Lavish costumes, a magnificent set, and a throbbing soundtrack did not magnify performances that were unable to fill the Vivian Beaumont Theatre's cavernous space, despite, or perhaps because, they were so obviously miked. Martha Plimpton seemed to be stuck in A Midsummer Night's Dream, for her Imogen seemed strangely like her Helena, except in this production it wasn't funny--or moving. Her performance was flat and disconnected. As Charles Isherwood put it in a line I wish were mine, "she always sounds admirably Shakespearean, but only intermittently human" (New York Times, 3 December 2007). Posthumous was similarly one-dimensional. Michael Cerveris was unable to manifest the dark aspects of this uxorious and misogynistic husband. As Linda Woodbridge observed long ago, the stage misogynist and the slanderer are a team; they work together against the virtuous women in Renaissance plays (Women and the English Renaissance, 275-99). In Shakespeare's text, Posthumous, the misogynistic husband, and Iachimo the slanderer both bring about Imogen's predicament. But in this production Iachimo was made to bear the weight of the blame. In many respects Jonathan Cake played the stereotypical lothario, but with a twist. In the closet scene his admiration of Imogen was tender and awestruck rather than lascivious. His reaction suggested that her virtue had the power of conversion, like Marina's in Pericles. Upon feeling this pang as he looked on her, he initially had to force himself to continue with his plot until he was once again caught up in the game of it. This subtle interpretation nicely foreshadowed his later confession and penance. The result was that this Iachimo came off much more sympathetically than Posthumous, for Cerveris seemed reluctant to take on the character's necessary darkness. Neither Posthumous nor Cymbeline had enough heat. The imperious king lacked gravitas and range, and seemed rather worn out by it all. While Cymbeline seemed enervated, Phylicia Rashad was every bit the conniving, wicked queen.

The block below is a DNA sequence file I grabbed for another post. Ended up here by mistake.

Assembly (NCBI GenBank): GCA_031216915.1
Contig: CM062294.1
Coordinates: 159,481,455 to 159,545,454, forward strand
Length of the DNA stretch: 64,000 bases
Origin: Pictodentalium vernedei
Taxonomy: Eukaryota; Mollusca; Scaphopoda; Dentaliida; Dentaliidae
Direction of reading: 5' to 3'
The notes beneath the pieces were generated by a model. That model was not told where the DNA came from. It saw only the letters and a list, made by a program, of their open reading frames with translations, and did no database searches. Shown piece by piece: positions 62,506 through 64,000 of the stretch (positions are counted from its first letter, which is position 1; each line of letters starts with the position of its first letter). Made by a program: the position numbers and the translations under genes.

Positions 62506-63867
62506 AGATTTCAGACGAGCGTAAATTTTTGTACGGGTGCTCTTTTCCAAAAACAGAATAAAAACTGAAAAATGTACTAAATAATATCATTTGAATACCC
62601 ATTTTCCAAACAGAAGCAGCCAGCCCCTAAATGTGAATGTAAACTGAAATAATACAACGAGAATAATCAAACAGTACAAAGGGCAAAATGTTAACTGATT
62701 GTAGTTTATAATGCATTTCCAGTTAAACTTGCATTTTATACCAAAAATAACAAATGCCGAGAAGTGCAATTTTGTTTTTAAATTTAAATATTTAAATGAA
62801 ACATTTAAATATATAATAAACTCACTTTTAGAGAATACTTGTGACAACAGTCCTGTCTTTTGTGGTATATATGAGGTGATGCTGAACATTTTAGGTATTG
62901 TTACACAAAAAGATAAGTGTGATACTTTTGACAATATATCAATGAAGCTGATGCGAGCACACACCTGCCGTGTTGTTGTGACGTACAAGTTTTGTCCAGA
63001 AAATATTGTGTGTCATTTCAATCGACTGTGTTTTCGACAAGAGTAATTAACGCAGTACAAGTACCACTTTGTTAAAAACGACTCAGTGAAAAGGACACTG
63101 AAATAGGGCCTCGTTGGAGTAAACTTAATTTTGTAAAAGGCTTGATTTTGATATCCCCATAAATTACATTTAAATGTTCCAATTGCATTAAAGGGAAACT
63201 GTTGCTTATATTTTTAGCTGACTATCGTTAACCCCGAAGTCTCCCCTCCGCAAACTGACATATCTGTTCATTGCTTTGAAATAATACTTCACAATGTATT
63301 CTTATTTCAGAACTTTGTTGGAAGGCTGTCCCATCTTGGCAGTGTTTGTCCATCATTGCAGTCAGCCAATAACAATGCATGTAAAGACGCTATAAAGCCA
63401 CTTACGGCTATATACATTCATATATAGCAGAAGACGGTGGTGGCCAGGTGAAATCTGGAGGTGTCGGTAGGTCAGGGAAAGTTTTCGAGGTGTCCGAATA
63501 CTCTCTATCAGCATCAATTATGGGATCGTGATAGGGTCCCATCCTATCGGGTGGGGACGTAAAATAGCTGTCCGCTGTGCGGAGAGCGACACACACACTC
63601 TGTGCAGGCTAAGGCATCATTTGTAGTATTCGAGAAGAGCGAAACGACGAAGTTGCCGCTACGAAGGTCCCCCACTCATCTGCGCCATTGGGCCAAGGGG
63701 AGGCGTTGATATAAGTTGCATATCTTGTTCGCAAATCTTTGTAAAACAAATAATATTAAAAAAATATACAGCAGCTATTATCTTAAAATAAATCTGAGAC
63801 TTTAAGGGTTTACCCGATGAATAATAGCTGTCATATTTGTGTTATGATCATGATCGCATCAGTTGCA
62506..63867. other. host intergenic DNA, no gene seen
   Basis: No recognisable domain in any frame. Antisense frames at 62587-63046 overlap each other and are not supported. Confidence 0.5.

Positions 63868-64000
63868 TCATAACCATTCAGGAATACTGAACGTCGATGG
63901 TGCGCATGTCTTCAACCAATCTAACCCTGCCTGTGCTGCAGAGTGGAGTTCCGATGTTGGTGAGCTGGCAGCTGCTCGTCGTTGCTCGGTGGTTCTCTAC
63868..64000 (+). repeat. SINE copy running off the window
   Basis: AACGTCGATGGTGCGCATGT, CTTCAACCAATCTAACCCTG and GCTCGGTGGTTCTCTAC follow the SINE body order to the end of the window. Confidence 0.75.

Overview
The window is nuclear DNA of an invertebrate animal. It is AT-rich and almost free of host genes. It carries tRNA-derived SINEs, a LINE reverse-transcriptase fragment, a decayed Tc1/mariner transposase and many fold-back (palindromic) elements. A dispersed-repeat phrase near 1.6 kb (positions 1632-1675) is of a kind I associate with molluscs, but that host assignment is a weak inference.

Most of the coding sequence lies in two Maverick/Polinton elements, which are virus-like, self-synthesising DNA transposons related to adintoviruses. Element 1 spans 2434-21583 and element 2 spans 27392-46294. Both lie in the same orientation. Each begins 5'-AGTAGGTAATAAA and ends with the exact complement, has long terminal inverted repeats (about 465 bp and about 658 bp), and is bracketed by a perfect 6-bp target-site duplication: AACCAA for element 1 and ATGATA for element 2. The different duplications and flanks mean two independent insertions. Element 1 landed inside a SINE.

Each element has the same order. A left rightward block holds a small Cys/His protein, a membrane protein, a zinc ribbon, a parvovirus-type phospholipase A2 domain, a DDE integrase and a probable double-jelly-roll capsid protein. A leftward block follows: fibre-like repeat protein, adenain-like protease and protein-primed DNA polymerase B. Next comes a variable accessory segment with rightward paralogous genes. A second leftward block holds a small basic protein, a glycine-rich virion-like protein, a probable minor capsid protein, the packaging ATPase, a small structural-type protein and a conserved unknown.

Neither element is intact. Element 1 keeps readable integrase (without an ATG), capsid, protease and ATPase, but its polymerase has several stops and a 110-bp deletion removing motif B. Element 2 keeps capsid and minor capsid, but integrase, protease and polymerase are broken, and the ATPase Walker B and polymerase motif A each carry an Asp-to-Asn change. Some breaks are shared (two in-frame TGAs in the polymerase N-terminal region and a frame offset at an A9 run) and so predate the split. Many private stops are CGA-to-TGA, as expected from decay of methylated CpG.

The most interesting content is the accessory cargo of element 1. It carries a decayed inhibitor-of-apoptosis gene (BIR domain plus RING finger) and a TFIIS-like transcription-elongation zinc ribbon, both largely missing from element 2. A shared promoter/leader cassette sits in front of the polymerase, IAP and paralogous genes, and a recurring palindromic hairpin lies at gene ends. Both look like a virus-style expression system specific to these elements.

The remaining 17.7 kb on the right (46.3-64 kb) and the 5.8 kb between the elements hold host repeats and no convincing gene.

Several scenes were beautifully staged. The scene in which Iachimo and Posthumous make their bet was set in a Turkish bath. As the bare-chested men postured in the steam, there was an erotic, narcissistic undertone to their agreement to test Imogen's virtue. Yet again, it was the staging rather than the acting that implied the sinister alignment between the two men.
The battle scene between the Romans and Brits was executed with imagination. In a repetition of the way in which the dumb show was staged, the two gentlemen narrated, accompanied by a bass chord that throbbed with tension and anticipation. The two armies moved in slow-motion upstage along the dark backdrop while Posthumous and Iachimo engaged downstage center.
And then there were the enormous, frightening ghosts of Posthumous' parents. Resembling something out of Grimm's Fairy tales or a nightmare, they looked like distorted puppets with tragic masks. Another awe-inspiring stage effect was Jupiter's descent on a huge brass eagle. The audience was delighted with these spectacles, laughing with pleasure as each revelation piled up during the final, recognition scene, which played out against a backdrop of colorful, cottony clouds. Thankfully, there was real chemistry between Posthumous and Imogen during their reconciliation, and even I was inclined to forgive them. The play ended with Iachimo apart on the stair as the rest of the cast knelt in a circle holding hands, their reconciliation accompanied by the familiar sound of a throbbing chord.